Bigger Doesn't Always Mean Better:

Borrowing from one of Philip's points that he expressed elsewhere, I'd like to ask: What is going to look better, an image compressed with a lossless algorithm or an image that is uncompressed? Right. They are both the same.

Back in 1994, I remember that there was always an argument somewhere online -- usually between people on Digvid-L, Vidpro-L, the WWUG and the Media 100 and the Avid lists -- arguing about file size and picture. Back then the Media 100 algorithm was unrivaled for picture quality and yet it made smaller files. At the time, Radius, for example, made far bigger file sizes and yet Media 100 had the better image at the time. Size isn't always the answer.

As I pointed out in one of my own recent posts: "Media 100's picture was far greater back then and even at 60 and 80kb (the limit back then) people were getting projects snuck onto the air. I remember more than a few Media 100 Nubus systems that were quietly churning out broadcast material and most of the producers wouldn't let you know they were using them for fear they'd shoot the goose that was laying the golden eggs.

Point Number One: Even with much more compressed files, the Media 100 looked far, far better than files which were much less compressed. It was the quality of the compression algorithm that made the difference. It still does.

Point Number Two: It is quite possible to write algorithms that can track all of an image's data and yet compress the data significantly. When these images uncompress and the image contains 100% of the picture information, what do you call this? Right. Lossless compression."

As Philip and other users have pointed out, Stuffit and other compression tools have long proven that you can compress a file and not lose data. Look at it this way: When was the last time that you compressed a data file and opened it only to find that in order to get it compressed, Stuffit threw out the first 5 pages and the last chapter of your report??? It just doesn't happen that way. You compress it and you get your report. All the letters and the formating are there.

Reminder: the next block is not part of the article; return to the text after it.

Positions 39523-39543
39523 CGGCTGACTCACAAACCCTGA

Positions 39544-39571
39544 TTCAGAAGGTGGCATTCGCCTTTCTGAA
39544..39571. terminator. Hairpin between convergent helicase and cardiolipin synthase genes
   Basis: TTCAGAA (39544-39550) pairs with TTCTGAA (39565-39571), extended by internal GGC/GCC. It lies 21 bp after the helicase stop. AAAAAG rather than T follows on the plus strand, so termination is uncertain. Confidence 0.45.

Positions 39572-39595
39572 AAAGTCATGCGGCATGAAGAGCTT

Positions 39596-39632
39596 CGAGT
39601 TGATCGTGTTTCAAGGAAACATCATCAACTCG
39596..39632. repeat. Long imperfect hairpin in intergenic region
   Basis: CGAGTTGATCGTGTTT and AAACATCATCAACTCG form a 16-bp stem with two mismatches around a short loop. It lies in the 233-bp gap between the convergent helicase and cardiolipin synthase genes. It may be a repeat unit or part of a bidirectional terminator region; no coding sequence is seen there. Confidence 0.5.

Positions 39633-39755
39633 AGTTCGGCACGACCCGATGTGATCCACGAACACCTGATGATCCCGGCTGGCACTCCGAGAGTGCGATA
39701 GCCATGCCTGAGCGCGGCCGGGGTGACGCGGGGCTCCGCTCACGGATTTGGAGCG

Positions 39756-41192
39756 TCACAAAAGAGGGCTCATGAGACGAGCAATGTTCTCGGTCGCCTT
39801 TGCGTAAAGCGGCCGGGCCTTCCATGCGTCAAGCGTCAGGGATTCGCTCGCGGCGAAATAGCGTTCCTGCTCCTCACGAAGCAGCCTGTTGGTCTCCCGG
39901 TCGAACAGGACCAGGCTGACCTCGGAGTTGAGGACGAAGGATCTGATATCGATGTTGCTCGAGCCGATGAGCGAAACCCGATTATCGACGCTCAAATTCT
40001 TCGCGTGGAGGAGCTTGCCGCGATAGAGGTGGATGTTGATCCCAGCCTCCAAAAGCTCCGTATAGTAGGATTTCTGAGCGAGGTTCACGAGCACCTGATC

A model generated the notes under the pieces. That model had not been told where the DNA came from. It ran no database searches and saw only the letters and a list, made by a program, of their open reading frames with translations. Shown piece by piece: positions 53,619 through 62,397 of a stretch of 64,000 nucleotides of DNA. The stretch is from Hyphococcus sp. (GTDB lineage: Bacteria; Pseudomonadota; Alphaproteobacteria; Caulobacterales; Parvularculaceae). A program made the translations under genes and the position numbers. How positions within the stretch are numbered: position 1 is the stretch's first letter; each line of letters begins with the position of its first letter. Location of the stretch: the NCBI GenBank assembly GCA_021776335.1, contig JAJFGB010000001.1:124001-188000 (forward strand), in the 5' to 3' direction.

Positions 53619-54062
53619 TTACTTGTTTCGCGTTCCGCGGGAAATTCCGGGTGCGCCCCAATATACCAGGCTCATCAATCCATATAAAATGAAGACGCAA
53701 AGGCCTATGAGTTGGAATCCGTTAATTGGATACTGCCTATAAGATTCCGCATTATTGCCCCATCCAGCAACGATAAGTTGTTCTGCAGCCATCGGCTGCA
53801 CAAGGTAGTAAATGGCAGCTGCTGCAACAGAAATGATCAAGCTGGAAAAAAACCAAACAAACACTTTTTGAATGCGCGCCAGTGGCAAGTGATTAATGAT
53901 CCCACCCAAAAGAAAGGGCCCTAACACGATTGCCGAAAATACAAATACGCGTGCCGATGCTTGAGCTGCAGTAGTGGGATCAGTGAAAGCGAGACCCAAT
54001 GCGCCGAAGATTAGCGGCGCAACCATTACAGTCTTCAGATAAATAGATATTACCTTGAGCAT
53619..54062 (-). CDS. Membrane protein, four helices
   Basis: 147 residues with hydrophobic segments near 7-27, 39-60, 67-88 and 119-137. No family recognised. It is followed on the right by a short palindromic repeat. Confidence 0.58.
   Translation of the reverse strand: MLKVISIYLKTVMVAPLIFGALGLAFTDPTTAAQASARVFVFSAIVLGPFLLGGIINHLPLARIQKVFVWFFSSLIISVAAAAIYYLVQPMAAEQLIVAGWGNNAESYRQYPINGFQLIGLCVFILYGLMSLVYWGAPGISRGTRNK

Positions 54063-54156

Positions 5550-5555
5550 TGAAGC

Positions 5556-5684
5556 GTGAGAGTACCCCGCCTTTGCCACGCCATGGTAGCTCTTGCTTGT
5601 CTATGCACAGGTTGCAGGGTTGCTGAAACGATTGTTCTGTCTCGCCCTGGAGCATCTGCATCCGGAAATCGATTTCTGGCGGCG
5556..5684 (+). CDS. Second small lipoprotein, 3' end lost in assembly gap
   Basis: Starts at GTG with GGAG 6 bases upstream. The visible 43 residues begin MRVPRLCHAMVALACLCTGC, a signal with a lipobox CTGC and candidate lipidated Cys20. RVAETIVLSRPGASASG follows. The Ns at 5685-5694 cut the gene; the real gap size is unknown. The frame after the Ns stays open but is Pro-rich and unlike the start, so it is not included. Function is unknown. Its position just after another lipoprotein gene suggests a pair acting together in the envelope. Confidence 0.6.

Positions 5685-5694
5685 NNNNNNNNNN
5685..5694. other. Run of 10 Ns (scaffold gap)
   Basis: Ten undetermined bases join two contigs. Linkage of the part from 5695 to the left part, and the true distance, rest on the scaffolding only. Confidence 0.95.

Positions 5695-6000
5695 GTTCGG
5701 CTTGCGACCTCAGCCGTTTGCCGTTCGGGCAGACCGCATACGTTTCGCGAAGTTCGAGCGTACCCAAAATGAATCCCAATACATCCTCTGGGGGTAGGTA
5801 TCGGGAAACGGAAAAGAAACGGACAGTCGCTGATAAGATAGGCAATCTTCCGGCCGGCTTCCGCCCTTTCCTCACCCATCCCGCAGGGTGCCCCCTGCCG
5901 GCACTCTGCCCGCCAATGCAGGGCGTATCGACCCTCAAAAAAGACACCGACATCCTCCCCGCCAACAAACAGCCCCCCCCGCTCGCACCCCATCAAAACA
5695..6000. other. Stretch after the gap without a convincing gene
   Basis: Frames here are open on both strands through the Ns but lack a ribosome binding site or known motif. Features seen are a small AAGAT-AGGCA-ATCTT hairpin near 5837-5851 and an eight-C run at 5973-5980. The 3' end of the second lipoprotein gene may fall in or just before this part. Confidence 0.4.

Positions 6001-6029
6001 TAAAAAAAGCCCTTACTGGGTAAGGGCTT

A Simple Description of Lossless Technology:

A great example of how it can work is thinking about a "talking head" shot against a bluescreen. Yes, you can bring it in totally uncompressed and have a huge file where all frames are exactly the same size no matter the frame composition. Or, you can use a "lossless" algorithm that is "smart" enough to see that there is a lot of blue that never changes -- so track that as a single value that let's say for example sake is 100,000 pixels. The algorithm would basically say that all the pixels between 1 and 100,000 are all blue. So that could be compressed as a mathmatic formula that tracks all non-moving blue to one value instead of tracking all pixels individually.

Then only the "moving" blue pixels would have to be "watched" as individual pixels -- you know the ones which are adjacent to the talking head and so their values are fluctuating as they blend with the hair and skin tones of the talking head as it moves through the field of blue pixels.

Using this formula, you can do a lot of compressing and still be "lossless" while still giving yourself the luxury of not having to bury yourself in drive space. (Theoretically, though often depending on the subject matter, you will have to bury yourself as if the subject matter includes a lot of movement -- say like shooting a lot of water rippling with sunlight sparkles on it -- you will be eating full frame a lot of the time.)

Is this the perfect solution for everyone? I doubt it. There are those who for multiple reasons, need the "marketing edge" that comes with the words "Uncompressed Images." But in the world of nonlinear editing, don't kid yourself: A lossless image and an uncompressed image are virtually identical -- sometimes absolutely identical.

But as to the cost of the upgrade to get there, that's your call and that's up to you to decide...

-- Ron Lindeboom


Agree, Disagree??? Give your own opinion in Creative Cow's Media 100 forum cowmunity


Ron Lindeboom is the founder of The WWUG (wwug.com) and served as its director from 1995 until 2001. Today, Ron puts much of his focus on working with his wife, Kathlyn, on the Creative Cow website and on writing for Sam's Publishing, a subsidiary of Macmillan Publishing. He is currently at work on a professional's guide to drawing the last ounce of power out of Adobe Premiere. Ron's background spans Media 100, Avid, Adobe After Effects and Photoshop. He hates the web but loves the people on it and so he works really hard at trying to get to know the technical side of it -- something hard for a guy who swears he'll never crack open a coding book.